Composer Anthony Cornicello (born in Brooklyn, New York, 1964) writes music that blurs distinctions between performers and electronics, timbre and harmony, composition and improvisation, and explores the boundaries of what may be considered post-classical concert music. His music is vibrant and visceral, full of rhythmic energy and harmonic sophistication, and his forays into live electronics have led to exciting combinations of instruments and processed sound. Cornicello’s background as a jazz pianist is evident not only in the rhythmic activity of his music, but also in his constant investigation of the rich sonorities available from a variety of instruments.

He has been commissioned to write music for the Scorchio Electric String Quartet, ModernWorks! (funding from Meet the Composer/ Commissioning Music USA), the Auros Group for New Music, the Prism Saxophone Quartet, the New York New Music Ensemble, David Holzman, the Group for Contemporary Music, and the InterEnsemble of Padova, Italy. His work has also been featured on the Guggenheim Museum’s “Works and Process” series. Cornicello’s works have also been performed by the Chicago Civic Symphony, Parnassus, ALEA III, Composers Concordance, Madeleine Shapiro, Robert Black, among many other outstanding groups and solo performers. His music has been presented as part of the Darmstadt International Festival of New Music as well as the June in Buffalo Festival.

Cornicello’s Second String Quartet has been recorded by the Atlantic String Quartet; the Second Sonata for Piano by David Holzman (Centaur). More recently, his Post-Modern Waltz was recorded by Eric Moe for Albany Records. A portrait CD of Cornicello’s works is scheduled for 2006 release on Albany Records.

As a performer, he has conducted or played piano in his own works on numerous occasions. While a graduate student at Rutgers, he formed and directed the Janus Ensemble, a group dedicated to contemporary music. More recently, Cornicello has begun performing on the laptop, using a variety of interfaces and the Max/MSP program. Those performances, mostly with EEE!, have had a notable impact on his music, as EEE!’s music ranges from hip-hop to experimental noise. EEE! is based at Eastern Connecticut State University, where Cornicello is an Associate Professor and Director of the Electronic Music Lab.

Cornicello received the Ph.D. from Brandeis University, where he studied with David Rakowski, Eric Chasalow, and Martin Boykan. His teachers also include Charles Wuorinen, Gérard Grisey, and Richard Beirach.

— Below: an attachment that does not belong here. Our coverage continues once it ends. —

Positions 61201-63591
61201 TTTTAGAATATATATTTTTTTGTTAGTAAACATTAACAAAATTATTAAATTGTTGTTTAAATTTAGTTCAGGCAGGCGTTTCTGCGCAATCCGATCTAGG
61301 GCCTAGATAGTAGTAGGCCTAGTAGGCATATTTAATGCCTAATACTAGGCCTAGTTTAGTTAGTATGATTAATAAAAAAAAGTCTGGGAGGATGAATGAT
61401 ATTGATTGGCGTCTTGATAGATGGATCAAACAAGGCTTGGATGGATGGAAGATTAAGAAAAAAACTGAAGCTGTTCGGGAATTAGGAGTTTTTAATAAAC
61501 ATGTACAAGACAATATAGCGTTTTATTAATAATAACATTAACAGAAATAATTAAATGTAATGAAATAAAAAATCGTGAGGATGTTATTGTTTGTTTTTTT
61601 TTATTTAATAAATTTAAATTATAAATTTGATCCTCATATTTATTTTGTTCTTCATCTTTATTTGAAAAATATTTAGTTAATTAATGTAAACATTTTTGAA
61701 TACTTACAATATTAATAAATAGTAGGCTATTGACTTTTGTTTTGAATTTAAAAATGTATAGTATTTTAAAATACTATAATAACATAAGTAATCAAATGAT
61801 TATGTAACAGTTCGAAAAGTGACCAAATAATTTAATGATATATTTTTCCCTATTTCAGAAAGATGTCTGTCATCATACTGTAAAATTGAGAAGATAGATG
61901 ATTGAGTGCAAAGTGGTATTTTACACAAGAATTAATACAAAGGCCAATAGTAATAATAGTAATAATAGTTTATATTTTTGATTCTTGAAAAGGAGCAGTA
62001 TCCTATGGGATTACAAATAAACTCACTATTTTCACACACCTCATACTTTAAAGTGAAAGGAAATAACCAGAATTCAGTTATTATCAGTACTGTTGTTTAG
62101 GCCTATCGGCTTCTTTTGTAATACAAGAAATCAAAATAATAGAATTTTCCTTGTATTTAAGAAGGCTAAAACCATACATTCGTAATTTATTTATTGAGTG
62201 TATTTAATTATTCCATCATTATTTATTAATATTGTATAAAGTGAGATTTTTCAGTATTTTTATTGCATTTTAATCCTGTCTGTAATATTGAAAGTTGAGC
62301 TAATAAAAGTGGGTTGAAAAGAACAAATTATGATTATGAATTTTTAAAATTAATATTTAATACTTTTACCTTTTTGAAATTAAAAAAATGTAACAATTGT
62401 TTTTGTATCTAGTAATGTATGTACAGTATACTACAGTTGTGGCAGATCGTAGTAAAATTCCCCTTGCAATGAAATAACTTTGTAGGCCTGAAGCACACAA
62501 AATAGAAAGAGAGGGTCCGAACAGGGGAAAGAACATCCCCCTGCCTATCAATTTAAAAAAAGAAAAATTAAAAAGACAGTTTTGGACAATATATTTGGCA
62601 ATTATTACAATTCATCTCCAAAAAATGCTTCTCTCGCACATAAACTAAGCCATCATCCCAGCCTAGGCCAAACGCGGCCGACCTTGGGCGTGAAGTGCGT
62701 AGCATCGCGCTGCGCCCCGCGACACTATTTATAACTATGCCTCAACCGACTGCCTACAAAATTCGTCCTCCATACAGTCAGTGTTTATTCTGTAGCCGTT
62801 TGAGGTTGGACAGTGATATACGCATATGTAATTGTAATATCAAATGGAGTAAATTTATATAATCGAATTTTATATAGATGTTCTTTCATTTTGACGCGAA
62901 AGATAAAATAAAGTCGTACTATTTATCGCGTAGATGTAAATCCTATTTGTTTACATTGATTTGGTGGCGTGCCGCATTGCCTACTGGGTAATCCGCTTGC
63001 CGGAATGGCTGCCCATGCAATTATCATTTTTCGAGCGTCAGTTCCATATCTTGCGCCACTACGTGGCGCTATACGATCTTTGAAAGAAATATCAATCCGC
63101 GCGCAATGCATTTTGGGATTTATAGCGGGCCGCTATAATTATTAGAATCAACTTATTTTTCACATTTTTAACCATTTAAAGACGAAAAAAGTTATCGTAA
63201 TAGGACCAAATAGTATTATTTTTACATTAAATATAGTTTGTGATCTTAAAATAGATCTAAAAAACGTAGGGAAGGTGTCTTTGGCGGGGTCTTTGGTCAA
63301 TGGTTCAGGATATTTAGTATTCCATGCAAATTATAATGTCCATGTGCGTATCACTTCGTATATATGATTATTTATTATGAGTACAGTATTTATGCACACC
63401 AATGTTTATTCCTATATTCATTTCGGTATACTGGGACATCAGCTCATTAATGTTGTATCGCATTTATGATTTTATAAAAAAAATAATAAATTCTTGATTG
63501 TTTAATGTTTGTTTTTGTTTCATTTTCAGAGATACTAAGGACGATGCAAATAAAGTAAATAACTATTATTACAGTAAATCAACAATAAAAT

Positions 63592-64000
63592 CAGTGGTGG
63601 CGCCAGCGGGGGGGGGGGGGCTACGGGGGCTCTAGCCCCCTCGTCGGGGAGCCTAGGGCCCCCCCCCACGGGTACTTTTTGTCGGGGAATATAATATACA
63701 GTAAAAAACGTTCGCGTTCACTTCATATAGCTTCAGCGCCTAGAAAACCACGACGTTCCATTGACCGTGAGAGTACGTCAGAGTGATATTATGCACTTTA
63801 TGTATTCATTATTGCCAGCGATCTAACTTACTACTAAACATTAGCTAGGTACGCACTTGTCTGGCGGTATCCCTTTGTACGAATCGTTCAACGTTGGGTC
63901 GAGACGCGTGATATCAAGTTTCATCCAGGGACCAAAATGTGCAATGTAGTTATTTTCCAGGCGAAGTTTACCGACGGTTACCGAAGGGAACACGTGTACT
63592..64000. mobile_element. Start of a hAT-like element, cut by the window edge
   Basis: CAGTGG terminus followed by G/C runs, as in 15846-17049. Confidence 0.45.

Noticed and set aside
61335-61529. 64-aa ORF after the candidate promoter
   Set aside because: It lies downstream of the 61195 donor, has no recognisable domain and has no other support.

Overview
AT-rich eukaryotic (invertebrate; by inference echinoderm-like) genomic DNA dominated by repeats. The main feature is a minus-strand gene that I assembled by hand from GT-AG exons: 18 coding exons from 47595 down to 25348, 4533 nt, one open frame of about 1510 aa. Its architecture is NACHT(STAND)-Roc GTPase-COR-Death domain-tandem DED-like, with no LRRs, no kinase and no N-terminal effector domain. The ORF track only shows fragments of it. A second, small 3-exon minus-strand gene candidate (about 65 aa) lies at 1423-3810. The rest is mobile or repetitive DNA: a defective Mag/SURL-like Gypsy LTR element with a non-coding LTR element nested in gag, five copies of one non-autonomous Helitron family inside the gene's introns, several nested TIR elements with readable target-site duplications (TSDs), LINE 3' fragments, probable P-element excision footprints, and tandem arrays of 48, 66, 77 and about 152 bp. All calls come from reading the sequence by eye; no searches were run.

His current fields of interest include developing unusual interfaces for live computer music performances, as well as continuing to investigate resonance and spatialization. His recent and current projects (mostly for string instruments and electronics) have been exploring the latter two, and the series of experimental works ReZenant Garden, performed by EEE! have operated on all three areas of interest. Future projects will include works for instrumental groups or soloists and electronics, as well as turntablists.

Cornicello's works are published by C.F. Peters Corporation and APNM, and he is a member of BMI.

Sunday, October 14, 2007
Open Music

Looks like I'm actually writing a piece using Open Music.

I've had this software from IRCAM for some time. And I've played with it - going through the tutorials, learning the logic behind the programming. (Okay, I've got to review their looping and recursion design, not to mention the odd way they use IF...THEM statements!) Basically, I think I understand how it's done.
During the time I've had the program, I've used it for some basic things: harmonic series generation, some basic harmonic progressions. But this time, I'd like to be able to use it to generate a lot more surface material - actual chords, spaced in time. Of course, I'll go through and work out more details, and most likely make some changes as I go along, but it's still an interesting process. For what it's worth, I'm using it to generate a series of chords that interpolate between two chords (one low on the piano, and one mid-range); then, I'm taking the results and processing them further. From there, I'm going to apply some basic rhythmic structures.

The interesting thing is that it's easy to change your mind. Rather than 'start over', you can plug in different opening and/or ending chords. The new material will be subjected to the same processes as above. But, rather than crumbling up paper, or erasing, and then rewriting, with the click of a mouse, I'm back in the game. Okay, sitting at the computer takes a lot more time than that, but you know what I mean.

Who's made use of this program, or anything else like it? Anyone try Composers Desktop Project? Anyone remember SoundGlobs?